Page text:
Cultural Coalescence: What Does it Mean to Belong to a Community?

By Hind Berji

The name says it all. Transcommunality: Laura Anderson Barbata, Collaboration Beyond Borders, an exhibition featured at the Cornell Fine Arts Museum, merges cultural integration with social intervention. Describing herself as a transnational, transdisciplinary, and bicultural artist, Laura Anderson Barbata develops collaborative, participatory projects that form a sense of social cohesion among various communities.

As an artist, Barbata is “interested in the language of art to facilitate and bring about and inspire exchanges between groups of people. What I call it is an exchange of knowledge. Through my work as an artist, I look in ways in which all of us can build and construct these relationships. And it’s all built on reciprocity. If you see my other projects, they also have to do with the exchange of knowledge and reciprocity; promoting respect and cultural values. And all of this is done in dialogue with everybody around you.”

In Transcommunality, her pieces incorporate stilt-walking communities who use the practice as a way of preserving historic customs. With the aid of traditional craftspeople and artisans who contribute not just their skills but years of tradition and experience, Barbata’s work features vibrant, embroidered textiles and meticulously sculpted woodwork.

Her work suggests that the past, present, and future of cultural traditions can flourish with the right kind of support. Barbata’s transdisciplinary approach incorporates design, textile use, movement, dance, and music, allowing the works to come to life in the form of a procession. Barbata’s role as artist, creator, participator, and observer during these processions helps move her overall collaborative exchange of knowledge.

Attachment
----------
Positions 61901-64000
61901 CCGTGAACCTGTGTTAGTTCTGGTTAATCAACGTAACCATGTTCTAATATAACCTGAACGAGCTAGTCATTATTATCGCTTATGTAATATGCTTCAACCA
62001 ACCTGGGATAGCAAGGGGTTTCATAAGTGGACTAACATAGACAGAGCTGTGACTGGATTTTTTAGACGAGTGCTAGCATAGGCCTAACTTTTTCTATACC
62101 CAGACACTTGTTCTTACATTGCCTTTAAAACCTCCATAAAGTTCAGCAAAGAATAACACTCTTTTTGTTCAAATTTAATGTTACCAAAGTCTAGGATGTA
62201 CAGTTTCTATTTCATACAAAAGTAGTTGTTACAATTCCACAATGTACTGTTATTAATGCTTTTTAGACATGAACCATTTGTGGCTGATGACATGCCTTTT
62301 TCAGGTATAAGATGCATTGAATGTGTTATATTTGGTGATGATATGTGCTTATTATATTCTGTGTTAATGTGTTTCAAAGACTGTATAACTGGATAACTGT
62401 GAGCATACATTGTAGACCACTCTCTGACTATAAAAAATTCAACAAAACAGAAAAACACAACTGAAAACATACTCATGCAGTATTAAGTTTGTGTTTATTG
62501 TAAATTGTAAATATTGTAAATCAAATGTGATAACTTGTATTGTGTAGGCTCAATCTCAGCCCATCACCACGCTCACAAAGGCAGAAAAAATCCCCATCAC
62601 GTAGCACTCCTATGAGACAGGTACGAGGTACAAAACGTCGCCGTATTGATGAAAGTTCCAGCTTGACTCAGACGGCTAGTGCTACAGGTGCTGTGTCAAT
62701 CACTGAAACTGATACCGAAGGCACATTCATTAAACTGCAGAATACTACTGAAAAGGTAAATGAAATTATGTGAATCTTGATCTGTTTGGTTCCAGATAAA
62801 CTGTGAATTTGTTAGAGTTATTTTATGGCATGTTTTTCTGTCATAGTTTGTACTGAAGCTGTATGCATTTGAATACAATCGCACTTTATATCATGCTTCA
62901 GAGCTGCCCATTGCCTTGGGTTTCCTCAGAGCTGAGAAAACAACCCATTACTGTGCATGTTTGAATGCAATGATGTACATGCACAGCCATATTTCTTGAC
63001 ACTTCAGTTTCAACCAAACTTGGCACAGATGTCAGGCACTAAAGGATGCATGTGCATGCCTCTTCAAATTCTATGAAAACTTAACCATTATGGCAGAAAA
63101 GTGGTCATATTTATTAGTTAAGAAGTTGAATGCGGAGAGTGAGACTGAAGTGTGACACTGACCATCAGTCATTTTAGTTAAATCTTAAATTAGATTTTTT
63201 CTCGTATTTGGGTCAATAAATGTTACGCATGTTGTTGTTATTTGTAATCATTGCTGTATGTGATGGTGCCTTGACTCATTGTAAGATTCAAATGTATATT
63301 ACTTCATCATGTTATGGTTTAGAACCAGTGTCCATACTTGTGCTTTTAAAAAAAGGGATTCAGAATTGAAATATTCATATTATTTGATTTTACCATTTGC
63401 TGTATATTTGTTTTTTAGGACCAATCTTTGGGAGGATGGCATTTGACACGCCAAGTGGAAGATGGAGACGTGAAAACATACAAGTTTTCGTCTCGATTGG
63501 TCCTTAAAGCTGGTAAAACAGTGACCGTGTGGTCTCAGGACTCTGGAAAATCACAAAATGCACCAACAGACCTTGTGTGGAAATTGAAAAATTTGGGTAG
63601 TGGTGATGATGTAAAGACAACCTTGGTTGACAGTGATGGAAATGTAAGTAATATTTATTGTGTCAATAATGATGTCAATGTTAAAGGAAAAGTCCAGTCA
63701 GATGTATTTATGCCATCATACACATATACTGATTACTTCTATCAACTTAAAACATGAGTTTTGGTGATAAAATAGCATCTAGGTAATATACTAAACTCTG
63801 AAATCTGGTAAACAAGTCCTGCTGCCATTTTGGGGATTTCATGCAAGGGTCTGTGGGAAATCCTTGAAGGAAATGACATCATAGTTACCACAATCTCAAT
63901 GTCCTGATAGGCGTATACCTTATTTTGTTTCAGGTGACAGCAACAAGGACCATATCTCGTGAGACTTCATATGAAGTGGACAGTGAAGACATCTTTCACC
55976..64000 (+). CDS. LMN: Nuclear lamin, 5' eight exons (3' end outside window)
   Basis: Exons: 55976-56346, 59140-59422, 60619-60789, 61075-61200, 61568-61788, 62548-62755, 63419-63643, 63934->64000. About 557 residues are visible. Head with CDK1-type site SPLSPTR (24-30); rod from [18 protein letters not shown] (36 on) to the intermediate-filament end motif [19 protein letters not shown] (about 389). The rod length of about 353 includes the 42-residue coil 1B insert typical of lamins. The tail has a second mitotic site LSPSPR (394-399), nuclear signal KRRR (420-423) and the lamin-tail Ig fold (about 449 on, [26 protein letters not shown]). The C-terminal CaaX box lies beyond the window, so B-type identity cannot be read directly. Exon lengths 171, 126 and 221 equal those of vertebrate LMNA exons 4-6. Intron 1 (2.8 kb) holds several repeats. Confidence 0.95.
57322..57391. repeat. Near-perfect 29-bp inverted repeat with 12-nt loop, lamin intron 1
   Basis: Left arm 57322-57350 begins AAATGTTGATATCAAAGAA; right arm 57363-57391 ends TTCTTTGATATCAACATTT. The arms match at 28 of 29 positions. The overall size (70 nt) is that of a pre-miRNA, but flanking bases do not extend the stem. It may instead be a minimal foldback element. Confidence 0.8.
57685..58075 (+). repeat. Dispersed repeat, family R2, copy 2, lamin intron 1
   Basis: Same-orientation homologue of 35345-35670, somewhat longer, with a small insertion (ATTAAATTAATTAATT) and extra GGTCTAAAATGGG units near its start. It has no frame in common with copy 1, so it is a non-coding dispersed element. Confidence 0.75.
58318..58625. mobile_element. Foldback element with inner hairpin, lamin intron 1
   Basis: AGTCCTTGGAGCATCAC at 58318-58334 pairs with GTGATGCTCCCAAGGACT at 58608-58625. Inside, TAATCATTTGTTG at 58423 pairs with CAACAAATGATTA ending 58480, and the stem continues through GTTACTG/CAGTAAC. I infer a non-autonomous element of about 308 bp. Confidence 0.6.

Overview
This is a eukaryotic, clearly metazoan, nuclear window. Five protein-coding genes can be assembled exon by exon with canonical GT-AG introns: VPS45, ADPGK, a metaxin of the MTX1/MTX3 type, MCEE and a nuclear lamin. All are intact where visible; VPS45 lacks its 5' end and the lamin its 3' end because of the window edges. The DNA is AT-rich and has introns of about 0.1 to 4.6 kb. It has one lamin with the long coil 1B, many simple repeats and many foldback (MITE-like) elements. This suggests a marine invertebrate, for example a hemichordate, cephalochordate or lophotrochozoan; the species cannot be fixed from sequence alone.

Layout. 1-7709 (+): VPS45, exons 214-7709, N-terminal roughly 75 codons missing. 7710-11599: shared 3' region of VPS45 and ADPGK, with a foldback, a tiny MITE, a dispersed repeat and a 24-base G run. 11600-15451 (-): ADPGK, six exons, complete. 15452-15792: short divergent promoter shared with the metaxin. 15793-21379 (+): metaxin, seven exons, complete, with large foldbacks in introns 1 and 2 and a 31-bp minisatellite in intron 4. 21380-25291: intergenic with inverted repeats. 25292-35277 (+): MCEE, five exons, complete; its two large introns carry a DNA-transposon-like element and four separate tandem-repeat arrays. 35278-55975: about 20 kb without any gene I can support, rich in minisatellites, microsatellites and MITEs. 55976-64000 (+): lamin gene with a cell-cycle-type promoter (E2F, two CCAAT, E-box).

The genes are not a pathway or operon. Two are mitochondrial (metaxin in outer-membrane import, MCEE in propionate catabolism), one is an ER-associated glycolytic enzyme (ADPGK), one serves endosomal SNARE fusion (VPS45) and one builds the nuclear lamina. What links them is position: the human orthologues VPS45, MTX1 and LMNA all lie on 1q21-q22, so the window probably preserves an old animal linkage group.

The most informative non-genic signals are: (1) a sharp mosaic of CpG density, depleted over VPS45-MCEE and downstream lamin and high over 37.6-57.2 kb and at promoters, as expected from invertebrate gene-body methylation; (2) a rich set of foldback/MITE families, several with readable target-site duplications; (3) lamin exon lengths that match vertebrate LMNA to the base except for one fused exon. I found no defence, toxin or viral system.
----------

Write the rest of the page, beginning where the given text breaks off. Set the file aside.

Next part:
One of Barbata’s most prominent and longest-running projects is with the African diasporic performance group the Brooklyn Jumbies. Najja Codrington, Ali Sylvester, and Kiel (Keys) Curlan Alibocas bring a modern spin to the Moko Jumbie, a West African figure that Barbata first encountered in 2000 when she began working with the Keylemanjahro Moko Jumbies of Port of Spain, Trinidad and Tobago. Moko Jumbies originated in West Africa as spiritual deities and are used in celebratory processions such as Carnival.

Similarly, working with the Zaachila community within the Mexican state of Oaxaca, Barbata created costumes and, with the Brooklyn Jumbies, performed for the stilt-walking group Los Zancudos de Zaachila in their annual celebration of patron saints San Pedro and San Pablo.

“We really focused on building bridges and connections with other traditional stilt dance groups,” Barbata said. “For example, the Los Zancudos de Zaachila in Oaxaca, they did not know about the practice in West Africa, or in Trinidad and Tobago, or in New York. And people in Mexico City don’t know about the Zancudos de Zaachila.”

Barbata’s collaborations don’t just bring together different communities; they bring together different individuals within a single community. Under any other circumstances, these individuals may not have the opportunity to congregate, each adhering to what Barbata and Najja Codrington, one of the previously mentioned founders of the Brooklyn Jumbies, call their “circles.” Codrington refers mostly to the inner city communities the Jumbies work with in New York City: “Most people, especially inner city youth, are not fortunate enough to even move outside their own circle. We teach them about their culture and about other people’s cultures. We’re an active learning experience.”

Thus, the Moko Jumbie continues as community guardian, never ceasing to honor a legacy of evoking an ancestral spirit. There are no hierarchies between Barbata, the Jumbies, and the groups they work with; everyone is on equal ground (unless you happen to be on stilts, of course).